Friday, August 30, 2013
Sunday, August 4, 2013
Family Medicine Residents Adopt Resolution to End Falsification of Primary Care Workforce Production by Medical Schools and Residency Programs
Change through disruption (check)
Change through creating policy (check)
Change through educating the media, legislators, and the public (pending)
All of the above are the reasons for continuing efforts to ensure that medical schools are held accountable for the primary care workforce numbers it publicizes and promotes to medical students, federal/state/local legislators, and the public. All of the aforementioned stakeholders deserve the right to know how many of its medical school and residency graduates ACTUALLY practice primary care.
We have used this blog to call out medical schools that lie to the media and ultimately lie to themselves. These blogs have served as references for a number of articles in the media to help explain what "the Dean's Lie" actually is. Over the past year, a number of media outlets have caught on to and have called out medical schools that, despite being shown the data, continue to publicize primary care percentages that cannot be proven until at least 3-5 years after graduation from medical school.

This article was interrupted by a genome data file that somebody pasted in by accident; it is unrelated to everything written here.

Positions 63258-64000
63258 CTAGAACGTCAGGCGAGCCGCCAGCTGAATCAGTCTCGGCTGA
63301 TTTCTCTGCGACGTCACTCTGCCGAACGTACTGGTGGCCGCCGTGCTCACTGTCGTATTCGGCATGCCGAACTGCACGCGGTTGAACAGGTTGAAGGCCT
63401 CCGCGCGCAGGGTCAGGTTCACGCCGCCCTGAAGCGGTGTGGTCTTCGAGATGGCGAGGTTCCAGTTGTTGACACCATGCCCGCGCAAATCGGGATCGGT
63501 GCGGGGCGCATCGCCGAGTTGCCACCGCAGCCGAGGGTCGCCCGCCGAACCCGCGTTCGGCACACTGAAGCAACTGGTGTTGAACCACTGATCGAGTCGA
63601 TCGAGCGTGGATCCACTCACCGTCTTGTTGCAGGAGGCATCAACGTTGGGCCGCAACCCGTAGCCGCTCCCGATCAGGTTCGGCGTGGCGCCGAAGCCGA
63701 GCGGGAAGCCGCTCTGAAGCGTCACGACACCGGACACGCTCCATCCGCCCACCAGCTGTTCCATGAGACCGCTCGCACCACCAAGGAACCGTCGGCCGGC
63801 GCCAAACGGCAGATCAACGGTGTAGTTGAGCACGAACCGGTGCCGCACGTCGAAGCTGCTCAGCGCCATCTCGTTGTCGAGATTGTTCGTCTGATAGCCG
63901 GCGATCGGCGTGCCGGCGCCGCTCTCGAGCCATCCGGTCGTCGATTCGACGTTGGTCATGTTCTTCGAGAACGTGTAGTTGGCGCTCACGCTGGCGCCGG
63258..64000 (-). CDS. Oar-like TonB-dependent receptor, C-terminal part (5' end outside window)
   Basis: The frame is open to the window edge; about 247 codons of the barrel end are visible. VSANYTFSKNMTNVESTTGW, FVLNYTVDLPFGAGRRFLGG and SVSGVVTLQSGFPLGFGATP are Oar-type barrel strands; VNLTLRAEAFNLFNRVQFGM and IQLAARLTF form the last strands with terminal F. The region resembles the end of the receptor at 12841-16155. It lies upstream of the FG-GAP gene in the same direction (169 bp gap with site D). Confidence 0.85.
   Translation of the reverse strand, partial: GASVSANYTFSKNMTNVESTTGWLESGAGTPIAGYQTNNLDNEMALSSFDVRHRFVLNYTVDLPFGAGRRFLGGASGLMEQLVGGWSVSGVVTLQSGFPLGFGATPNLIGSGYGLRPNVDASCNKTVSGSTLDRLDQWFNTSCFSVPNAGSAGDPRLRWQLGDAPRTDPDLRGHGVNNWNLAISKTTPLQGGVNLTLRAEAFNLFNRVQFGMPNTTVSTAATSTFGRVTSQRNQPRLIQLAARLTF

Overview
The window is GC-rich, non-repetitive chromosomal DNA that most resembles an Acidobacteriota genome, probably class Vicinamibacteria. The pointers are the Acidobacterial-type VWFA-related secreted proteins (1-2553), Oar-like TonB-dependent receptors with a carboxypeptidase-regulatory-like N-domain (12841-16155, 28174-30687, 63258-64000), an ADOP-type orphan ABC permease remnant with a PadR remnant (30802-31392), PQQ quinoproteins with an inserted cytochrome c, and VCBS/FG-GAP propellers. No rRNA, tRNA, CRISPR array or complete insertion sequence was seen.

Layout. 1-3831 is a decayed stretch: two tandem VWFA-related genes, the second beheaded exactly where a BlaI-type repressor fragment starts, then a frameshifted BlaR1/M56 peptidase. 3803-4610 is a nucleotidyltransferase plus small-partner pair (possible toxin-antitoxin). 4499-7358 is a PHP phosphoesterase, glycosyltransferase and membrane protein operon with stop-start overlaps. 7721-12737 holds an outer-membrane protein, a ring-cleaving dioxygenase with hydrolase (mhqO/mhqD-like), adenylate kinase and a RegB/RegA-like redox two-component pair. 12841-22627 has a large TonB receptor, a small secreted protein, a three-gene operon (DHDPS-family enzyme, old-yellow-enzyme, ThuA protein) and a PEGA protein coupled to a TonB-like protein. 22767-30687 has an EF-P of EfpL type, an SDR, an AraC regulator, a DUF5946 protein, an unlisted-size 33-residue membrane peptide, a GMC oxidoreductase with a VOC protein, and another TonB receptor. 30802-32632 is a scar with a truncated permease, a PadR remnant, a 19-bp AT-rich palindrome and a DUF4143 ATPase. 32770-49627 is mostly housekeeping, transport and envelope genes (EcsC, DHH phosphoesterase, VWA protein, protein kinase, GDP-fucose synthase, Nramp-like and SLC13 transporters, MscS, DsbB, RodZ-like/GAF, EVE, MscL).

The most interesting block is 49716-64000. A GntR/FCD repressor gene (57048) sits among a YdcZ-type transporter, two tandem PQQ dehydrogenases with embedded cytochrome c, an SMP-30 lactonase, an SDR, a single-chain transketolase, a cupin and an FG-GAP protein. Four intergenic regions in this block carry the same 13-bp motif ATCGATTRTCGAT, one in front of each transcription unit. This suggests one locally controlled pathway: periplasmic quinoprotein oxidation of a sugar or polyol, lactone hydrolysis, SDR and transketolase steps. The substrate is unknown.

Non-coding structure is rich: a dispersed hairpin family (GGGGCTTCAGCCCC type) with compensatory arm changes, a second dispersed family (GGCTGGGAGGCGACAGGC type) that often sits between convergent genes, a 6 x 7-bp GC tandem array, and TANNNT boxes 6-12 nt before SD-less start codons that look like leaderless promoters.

An article by Medical Economics ("How Medical Schools consistently cover up their primary care failures") focuses on an interview with Primary Care Progress CEO and primary care change agent, Dr. Andrew Morris-Singer. The article does an exceptional job in trying to relay this information to the media. By utilizing the media for these numbers, they may be more likely to show how many of the "primary care institutions" are actually performing at the bottom of all medical schools in the entire country. In fact, this is already being evaluated in our internal medicine residency programs by the Graham Center and resulted in several media pieces, including the "20 worst" residency programs for contributing to the primary care workforce.